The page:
Forestry Expansion Scheme not yet opened
One would hope that the delay is due to ‘minor’ administration-related hiccups and that the scheme will get the green light before the end of this month.
If such turns out to be the case, then the close of application date may well be set for August 31st. Under such circumstances, Forest Service should still be able to meet its previous commitment to have all FES planting grant contracts out with landowners by December 31st.
This is the last year of the present FES scheme. It was established under the aegis of the current Rural Development Programme, which runs its course over the coming months. For whatever reason, Forest Service has never managed to reach the spending targets set for FES. It goes without saying that every effort should be made to encourage the largest possible response from farmers and landowners to the woodland expansion programme in 2020.
The reality remains that 90% of the land in Northern Ireland is either owned by farmers or private individuals. And if nothing is doing to entice these groupings to seriously consider tree planting, there is no hope of us meeting our afforestation targets in this part of the world.
We are already falling well behind the afforestation targets set by previous farm ministers with the current commitment to new planting hardly keeping pace with the levels of forest removal.
Looking ahead, there is now an onus on Forest Service to put in place a sustainable forestry development programme that must be introduced in 2021. It is crucially important that the Stormont Executive delivers on the absolute need for seemless continuity, where support for forestry is concerned.
To make this happen will require an adequate funding commitment on the part of the Executive over the coming months. There is also an onus on Forest Service to liaise closely with all relevant stakeholders, where this matter is concerned, to improve the chances of meeting afforestation targets.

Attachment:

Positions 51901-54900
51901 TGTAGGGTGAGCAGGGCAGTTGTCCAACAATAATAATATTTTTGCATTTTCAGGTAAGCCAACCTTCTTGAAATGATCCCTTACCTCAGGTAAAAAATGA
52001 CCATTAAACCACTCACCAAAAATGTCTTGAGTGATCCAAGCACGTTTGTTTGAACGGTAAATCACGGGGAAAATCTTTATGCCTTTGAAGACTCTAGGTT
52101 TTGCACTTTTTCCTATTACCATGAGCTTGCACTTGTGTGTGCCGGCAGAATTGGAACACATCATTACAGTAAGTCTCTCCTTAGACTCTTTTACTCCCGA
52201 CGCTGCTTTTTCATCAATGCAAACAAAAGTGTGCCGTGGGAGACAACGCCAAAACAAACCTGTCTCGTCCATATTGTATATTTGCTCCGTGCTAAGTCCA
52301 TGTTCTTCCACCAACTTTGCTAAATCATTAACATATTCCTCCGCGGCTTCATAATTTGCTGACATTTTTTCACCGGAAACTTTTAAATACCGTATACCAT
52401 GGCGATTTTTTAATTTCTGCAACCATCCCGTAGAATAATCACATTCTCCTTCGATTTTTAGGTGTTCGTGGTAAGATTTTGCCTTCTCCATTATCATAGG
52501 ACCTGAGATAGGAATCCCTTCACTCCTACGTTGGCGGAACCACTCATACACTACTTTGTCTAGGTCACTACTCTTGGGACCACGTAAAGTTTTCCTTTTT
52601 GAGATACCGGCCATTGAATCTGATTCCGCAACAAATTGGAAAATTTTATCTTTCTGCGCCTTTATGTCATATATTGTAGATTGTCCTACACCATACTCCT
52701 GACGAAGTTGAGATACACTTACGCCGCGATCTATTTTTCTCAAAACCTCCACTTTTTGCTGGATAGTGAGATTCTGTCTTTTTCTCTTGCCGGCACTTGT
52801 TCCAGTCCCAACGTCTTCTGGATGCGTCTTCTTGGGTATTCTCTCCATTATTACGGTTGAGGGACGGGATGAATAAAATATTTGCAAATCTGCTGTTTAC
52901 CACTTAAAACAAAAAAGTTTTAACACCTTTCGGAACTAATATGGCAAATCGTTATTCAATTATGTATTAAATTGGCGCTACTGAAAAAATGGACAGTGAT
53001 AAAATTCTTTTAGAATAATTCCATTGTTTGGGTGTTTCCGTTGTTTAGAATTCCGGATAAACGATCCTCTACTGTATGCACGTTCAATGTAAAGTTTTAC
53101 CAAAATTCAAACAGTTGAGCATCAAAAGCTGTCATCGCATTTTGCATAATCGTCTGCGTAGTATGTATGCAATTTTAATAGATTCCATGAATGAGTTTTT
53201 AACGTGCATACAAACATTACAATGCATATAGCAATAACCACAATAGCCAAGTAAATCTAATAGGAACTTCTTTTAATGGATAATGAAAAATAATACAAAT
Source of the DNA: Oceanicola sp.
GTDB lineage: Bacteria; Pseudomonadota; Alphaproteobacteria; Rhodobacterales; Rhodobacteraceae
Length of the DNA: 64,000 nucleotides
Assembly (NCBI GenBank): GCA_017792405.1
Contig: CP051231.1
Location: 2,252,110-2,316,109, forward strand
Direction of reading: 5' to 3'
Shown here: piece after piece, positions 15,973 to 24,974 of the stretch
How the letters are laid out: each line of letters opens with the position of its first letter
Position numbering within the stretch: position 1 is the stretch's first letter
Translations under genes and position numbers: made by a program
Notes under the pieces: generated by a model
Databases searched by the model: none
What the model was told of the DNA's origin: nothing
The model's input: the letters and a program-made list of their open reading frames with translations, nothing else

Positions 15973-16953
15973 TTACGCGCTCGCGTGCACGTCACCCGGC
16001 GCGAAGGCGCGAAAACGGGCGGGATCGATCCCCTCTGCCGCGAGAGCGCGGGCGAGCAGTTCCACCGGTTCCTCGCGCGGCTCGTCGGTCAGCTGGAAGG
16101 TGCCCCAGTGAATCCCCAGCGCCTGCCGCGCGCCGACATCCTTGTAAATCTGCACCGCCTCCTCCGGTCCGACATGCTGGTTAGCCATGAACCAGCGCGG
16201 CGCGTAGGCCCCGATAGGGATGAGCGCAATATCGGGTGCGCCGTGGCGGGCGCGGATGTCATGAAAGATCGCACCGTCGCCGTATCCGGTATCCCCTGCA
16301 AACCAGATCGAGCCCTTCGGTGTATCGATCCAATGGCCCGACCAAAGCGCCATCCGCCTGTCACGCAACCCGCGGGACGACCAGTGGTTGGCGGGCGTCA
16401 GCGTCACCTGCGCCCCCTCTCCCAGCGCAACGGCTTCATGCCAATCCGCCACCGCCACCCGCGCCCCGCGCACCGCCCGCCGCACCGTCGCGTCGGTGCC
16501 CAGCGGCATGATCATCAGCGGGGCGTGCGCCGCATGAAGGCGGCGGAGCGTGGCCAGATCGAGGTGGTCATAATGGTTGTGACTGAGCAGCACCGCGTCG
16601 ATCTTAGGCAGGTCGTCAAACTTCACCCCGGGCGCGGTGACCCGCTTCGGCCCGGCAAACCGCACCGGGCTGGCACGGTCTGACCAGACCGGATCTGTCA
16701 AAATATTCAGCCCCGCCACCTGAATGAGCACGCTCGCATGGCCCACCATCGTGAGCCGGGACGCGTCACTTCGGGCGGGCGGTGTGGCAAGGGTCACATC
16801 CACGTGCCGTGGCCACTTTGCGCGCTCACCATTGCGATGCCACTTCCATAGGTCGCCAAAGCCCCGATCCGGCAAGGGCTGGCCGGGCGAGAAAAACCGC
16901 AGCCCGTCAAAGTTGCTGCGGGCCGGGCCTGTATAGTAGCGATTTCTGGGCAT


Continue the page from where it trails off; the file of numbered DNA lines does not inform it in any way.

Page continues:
Agriculture Minister Edwin Poots has already indicated that he wants to see the planting of 18 million trees across Northern Ireland over the next decade. It is my understanding that most of this planting is to take place on publically-owned land. This commitment must not be allowed to over shadow a commitment that must be made to develop a vibrant and sustainable indigenous private forestry sector.
In any event, Minister Poots may have to turn to the private sector for support, if he wants to see his aforementioned forestry target met. It appears that a lot of the land owned by public agencies earmarked for new woodland creation may not actually be suitable for tree planting purposes.
Meanwhile the scourge of Ash Die Back disease continues to gain momentum province-wide. It is disappointing to note that the Forest Service will not grant aid the felling of affected trees that are over 10m in height. But even in cases where support is available, the grant does not cover all the related felling costs.
Provision is made for a replanting grant in forests and woodlands affected by Ash Die Back. Given current circumstances, forestry owners impacted by the disease haven’t much choice but to get on with the felling of affected trees and re-plant accordingly. Taking these steps will ensure farm businesses remain fully eligible for the forestry annual payments they currently receive.
For further information, telephone Premier Woodlands on (028) 7963 4236.